Agamemnon the Ancient Greece Tragedy

Categories: Agamemnon Tragedy

In this essay I shall explore the how far the Agamemnon reflects the Perfect Tragedy. This means that I shall look at the following factors that make the Perfect Tragedy: the plot, themes, outcomes and unity of time and place; character, diction, melody, spectacle and catharsis. I shall see how all these factors contribute to the ideas put forward from Aristotle and see how far these factors support or contradict his view. The Agamemnon may have some factors that prove it is a perfect Tragedy however, Aristotle thinks that a tragedy must hold all the factors in it’s stead.

The Plot in the Agamemnon is a simple plot, this is a plot that is not easy to follow and the audience find it hard to understand what is happening. Aristotle prefers a more complex plot, where the events that take place are a lot more believable to the audience and they understand how and why these events happened. It is also put forward that a simple plot involves a change of fortune but no peripeteia or anagnorisis.

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Aristotle says that the plot is the most important factor for a perfect tragedy, this is more important that the influence of character, the plot is the “soul of a tragedy”.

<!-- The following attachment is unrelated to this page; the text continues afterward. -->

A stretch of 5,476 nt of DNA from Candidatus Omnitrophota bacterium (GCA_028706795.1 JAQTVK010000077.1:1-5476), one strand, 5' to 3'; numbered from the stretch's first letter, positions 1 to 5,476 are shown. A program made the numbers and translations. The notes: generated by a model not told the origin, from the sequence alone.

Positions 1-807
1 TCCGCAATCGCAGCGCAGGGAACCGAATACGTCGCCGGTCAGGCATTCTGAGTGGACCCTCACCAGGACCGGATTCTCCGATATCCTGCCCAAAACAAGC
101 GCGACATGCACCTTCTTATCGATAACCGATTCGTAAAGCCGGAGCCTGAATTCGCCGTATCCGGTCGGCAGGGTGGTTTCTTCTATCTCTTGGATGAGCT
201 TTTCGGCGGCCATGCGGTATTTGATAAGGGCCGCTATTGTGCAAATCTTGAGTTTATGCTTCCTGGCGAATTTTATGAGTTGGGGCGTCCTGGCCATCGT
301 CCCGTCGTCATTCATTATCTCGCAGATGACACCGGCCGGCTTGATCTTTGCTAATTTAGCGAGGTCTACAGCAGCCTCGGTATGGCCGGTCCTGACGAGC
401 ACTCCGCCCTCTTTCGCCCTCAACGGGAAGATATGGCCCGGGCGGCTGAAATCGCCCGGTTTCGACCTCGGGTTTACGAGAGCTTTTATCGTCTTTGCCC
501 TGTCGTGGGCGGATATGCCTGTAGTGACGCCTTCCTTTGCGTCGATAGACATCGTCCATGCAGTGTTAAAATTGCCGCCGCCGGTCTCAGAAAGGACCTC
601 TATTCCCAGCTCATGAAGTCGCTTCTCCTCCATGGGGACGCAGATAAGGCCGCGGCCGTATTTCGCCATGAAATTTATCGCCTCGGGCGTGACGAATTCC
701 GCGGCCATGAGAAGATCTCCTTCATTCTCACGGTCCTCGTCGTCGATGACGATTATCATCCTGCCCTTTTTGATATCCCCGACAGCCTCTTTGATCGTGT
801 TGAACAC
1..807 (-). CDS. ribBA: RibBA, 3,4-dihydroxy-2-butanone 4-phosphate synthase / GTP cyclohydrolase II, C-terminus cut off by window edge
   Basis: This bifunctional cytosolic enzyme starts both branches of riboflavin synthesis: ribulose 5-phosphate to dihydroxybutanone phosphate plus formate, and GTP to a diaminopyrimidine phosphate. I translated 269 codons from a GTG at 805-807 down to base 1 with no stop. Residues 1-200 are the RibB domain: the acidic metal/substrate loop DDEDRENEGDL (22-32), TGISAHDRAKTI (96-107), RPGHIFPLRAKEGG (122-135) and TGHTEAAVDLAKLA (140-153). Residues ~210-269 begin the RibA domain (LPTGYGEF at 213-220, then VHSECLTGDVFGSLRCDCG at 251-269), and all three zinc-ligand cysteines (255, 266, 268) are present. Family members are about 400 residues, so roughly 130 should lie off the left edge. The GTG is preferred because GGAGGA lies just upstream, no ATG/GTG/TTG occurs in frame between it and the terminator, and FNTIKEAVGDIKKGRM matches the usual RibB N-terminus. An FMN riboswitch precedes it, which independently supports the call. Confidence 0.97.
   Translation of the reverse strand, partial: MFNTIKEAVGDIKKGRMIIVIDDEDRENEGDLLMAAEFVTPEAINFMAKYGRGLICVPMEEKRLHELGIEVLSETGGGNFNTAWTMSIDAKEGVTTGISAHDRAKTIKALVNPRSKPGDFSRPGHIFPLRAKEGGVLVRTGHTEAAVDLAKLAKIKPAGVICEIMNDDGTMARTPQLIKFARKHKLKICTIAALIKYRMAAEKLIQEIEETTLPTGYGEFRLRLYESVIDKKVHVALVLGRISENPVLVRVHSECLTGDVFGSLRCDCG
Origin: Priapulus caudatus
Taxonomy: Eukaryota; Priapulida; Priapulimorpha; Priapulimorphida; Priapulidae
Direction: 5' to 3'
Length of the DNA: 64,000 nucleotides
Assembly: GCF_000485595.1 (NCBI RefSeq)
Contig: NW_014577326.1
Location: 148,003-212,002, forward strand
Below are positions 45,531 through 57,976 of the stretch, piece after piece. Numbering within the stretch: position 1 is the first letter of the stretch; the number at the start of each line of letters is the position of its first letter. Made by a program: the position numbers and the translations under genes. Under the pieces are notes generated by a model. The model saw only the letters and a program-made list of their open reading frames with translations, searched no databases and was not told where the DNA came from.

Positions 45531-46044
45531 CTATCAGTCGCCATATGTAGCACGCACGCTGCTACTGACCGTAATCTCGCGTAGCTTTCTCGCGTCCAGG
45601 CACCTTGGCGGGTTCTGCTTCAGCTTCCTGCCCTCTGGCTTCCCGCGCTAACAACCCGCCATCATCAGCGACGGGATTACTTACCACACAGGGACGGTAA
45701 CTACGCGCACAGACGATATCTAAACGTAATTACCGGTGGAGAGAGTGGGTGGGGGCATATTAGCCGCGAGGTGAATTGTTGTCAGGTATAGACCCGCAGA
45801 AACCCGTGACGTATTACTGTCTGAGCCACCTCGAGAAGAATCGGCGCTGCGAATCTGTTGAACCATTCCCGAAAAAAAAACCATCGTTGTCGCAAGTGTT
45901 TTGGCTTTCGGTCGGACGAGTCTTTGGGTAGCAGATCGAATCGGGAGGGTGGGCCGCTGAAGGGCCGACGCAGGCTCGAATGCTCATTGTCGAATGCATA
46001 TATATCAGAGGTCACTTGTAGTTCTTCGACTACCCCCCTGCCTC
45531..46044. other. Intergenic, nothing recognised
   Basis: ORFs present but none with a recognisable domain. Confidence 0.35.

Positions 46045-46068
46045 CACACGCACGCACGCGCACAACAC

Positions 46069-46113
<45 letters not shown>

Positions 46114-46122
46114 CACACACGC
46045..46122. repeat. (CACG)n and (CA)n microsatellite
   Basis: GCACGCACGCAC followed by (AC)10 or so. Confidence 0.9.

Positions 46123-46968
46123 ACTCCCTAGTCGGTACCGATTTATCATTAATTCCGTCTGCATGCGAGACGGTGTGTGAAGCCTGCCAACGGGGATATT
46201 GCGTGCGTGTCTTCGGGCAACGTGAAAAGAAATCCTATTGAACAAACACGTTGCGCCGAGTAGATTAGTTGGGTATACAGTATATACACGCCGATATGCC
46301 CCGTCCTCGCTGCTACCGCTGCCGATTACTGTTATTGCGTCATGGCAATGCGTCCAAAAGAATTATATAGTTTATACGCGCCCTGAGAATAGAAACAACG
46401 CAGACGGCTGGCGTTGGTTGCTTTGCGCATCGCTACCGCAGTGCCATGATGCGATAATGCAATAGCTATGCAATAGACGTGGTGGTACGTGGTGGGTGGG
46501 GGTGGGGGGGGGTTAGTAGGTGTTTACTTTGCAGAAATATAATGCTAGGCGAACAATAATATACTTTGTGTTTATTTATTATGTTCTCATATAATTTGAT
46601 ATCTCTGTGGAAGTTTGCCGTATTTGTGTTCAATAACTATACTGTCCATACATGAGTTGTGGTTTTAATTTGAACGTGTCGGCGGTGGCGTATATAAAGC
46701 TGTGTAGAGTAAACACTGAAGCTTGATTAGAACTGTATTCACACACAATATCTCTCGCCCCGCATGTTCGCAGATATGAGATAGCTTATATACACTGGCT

As the plot is not what is outlined by Aristotle it can be seen that a simple plot is not as good as a simple plot, and Agamemnon has a simple plot. In the play there is no unity to the time or place, it is supposed to take part in real time, and in the Agamemnon the Watchman sees the beacon many days before Agamemnon returns from Troy.

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The main idea that it must all take place at one time means that the Agamemnon is not fully a perfect tragedy. In the plot there is no real outcome to the play, Aeschylus’ work is fully shown in the trilogy, the Oresteia.

This really does not show what Aristotle thinks of a Perfect Tragedy and the play is not in a full entity. The themes that are in the Agamemnon are also important in other plays written in other plays. The key point is that the Agamemnon and the other plays have to teach you a lesson, and this really puts forward that even though Aristotle says nothing about themes in his Ars Poetica the themes in each play are always similar. For example, Dike and justice from Zeus is always in a play because there must be justice in a play, something must come that is right.

In respect to character, there are three main ones, Agamemnon, Clytemnestra and Cassandra. In brief, any of these characters could be tragic heroes, but they do not fit all of the things needed to be a tragic hero, Orestes is the tragic hero in the trilogy. Aristotle looks for five main things in a character, he looks for whether the character is “good”, has “propriety”, is “true to life”, they have “consistency” and whether they are “necessary or the probable”. Looking at the main characters only I shall briefly analyse the characters.